WASHINGTON — Satellite imagery and data analytics provider BlackSky over the past 30 days launched six satellites on three different missions. With 12 satellites currently in orbit, the company plans to add two or four more next year before it transitions to a higher-resolution spacecraft in 2023, said BlackSky CEO Brian O’Toole.

Reaching 12 satellites was a key goal for the company following the loss of two spacecraft in May in a failed Rocket Lab mission. 

O’Toole told SpaceNews that launches will slow down next year, with only two to four satellites likely to be added to the constellation in 2022. The company will continue to use Rocket Lab and SpaceX for launch services.

BlackSky had originally planned to start deploying its new Gen-3 satellites in 2022 but is now targeting the first launch in 2023 . Gen-3 satellites will produce images with 50-centimeter resolution, compared to the current Gen-2 version that provide one-meter imagery. 

The long-term goal is a constellation of 30 satellites, said O’Toole.

O’Toole said the imagery market currently is “supply constrained” as there is a growing demand for data and insights especially from U.S. government and intelligence agencies.  

Some of the company’s current satellites can capture images of the same location 15 times a day, which helps track economic trends and monitor areas of interest to national security agencies.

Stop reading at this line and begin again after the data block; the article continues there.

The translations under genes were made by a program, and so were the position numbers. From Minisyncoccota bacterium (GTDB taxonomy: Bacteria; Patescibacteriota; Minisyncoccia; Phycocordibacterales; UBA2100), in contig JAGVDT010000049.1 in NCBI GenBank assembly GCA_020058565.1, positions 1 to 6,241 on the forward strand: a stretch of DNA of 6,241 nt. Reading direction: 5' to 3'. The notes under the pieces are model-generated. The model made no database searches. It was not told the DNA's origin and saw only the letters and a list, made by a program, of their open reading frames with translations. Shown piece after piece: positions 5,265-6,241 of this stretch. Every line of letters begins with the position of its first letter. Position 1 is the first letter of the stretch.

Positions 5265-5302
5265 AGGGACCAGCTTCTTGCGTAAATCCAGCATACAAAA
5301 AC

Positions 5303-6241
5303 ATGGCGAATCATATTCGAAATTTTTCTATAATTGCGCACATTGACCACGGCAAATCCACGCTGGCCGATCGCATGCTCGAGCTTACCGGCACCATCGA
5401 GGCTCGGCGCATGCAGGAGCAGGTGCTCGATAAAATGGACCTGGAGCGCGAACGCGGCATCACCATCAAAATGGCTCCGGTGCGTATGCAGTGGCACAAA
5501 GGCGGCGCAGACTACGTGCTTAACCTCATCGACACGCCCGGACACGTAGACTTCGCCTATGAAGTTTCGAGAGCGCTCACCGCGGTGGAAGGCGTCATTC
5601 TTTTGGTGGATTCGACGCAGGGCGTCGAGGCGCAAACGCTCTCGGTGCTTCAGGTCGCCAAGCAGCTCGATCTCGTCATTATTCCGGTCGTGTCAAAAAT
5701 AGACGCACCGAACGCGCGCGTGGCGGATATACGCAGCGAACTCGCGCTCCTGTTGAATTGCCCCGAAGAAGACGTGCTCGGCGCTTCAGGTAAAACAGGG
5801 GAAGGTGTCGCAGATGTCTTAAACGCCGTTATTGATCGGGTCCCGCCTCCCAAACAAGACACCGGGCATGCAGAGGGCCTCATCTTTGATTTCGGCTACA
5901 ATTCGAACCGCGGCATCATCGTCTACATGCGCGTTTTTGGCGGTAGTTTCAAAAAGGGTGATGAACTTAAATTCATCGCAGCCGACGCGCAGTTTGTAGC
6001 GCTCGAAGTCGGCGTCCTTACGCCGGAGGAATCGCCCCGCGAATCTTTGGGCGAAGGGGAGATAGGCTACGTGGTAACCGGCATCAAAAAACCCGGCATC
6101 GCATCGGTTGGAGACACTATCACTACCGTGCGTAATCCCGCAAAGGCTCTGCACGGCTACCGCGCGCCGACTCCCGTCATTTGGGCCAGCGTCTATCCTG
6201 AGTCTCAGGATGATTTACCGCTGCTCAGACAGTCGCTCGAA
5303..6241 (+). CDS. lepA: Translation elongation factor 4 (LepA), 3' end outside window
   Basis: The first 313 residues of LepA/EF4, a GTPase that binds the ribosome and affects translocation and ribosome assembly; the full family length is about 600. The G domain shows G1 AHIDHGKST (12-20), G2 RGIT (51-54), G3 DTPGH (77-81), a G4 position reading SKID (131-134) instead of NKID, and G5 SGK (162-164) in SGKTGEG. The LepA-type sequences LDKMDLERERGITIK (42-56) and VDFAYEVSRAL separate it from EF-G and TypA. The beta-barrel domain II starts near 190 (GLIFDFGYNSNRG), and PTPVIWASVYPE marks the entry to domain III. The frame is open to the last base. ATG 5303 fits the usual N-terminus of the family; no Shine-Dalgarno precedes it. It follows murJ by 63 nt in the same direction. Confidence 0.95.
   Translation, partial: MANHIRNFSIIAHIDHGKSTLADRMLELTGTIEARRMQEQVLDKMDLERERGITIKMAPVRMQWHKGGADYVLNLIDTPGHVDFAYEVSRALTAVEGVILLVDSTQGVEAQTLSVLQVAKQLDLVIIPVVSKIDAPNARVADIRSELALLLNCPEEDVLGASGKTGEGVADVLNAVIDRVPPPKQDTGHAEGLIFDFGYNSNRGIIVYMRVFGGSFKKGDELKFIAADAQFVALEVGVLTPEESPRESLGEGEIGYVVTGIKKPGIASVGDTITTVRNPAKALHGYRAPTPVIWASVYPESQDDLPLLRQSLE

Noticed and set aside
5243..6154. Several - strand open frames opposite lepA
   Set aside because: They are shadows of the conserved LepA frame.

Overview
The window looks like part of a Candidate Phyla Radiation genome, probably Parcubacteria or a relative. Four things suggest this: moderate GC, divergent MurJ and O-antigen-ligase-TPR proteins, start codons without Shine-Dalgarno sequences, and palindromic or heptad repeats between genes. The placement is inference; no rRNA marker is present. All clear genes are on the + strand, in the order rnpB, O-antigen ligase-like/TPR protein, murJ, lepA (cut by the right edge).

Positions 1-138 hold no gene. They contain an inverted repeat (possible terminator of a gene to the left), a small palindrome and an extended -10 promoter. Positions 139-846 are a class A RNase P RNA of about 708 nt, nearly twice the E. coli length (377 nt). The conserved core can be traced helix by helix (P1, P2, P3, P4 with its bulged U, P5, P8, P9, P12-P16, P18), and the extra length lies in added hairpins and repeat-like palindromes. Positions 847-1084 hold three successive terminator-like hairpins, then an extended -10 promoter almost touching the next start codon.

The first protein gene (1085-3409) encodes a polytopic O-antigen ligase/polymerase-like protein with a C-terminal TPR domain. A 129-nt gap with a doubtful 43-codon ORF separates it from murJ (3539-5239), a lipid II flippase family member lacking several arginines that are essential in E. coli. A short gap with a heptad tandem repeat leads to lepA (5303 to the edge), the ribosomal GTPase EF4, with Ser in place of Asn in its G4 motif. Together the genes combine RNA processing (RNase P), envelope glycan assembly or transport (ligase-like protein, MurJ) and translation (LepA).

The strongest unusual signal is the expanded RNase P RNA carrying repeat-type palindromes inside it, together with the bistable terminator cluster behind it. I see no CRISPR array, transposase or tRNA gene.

BlackSky, which entered the market seven years ago, is competing against established players like Planet and faces emerging competitors in the remote-sensing industry. “It’s still somewhat of a supply constrained market in my view” and there is room for many competitors, said O’Toole. “We’re seeing strong demand” for rapid-revisit imagery and data analytics. 

Investors have shown an appetite for companies in the satellite imagery business. Both BlackSky and Planet are now publicly traded. 

O’Toole said the company last week submitted a bid for a National Reconnaissance Office imagery contract that the agency plans to award in mid-2022 to multiple commercial providers. 

The NRO, which currently buys most of its commercial satellite imagery from Maxar, is expected to select new providers to diversify its supplier base.

“We feel we’re really well positioned to get a good portion of that contract,” said O’Toole.

The NRO said one of the products it wants to buy is “taskable” imagery. That means the customer takes the reins of a commercial satellite to shoot imagery of any given location at any time. “They want to be able to control when and where they get information,” said O’Toole. “So our ability to put the joystick, so to speak, in the hands of our customers is really important.”

BlackSky also expects to increase sales of data analytics services to the National Geospatial Intelligence Agency which recently announced plans to rely more on commercial providers. 

The U.S. Space Force and the Space Development Agency are potential customers as well, but the industry is still waiting for a “demand signal” from military buyers, O’Toole said. “We believe there’s tremendous partnership opportunities with these new agencies to accelerate what they want to do.”

Sandra Erwin writes about military space programs, policy, technology and the industry that supports this sector. She has covered the military, the Pentagon, Congress and the defense industry for nearly two decades as editor of NDIA’s National Defense...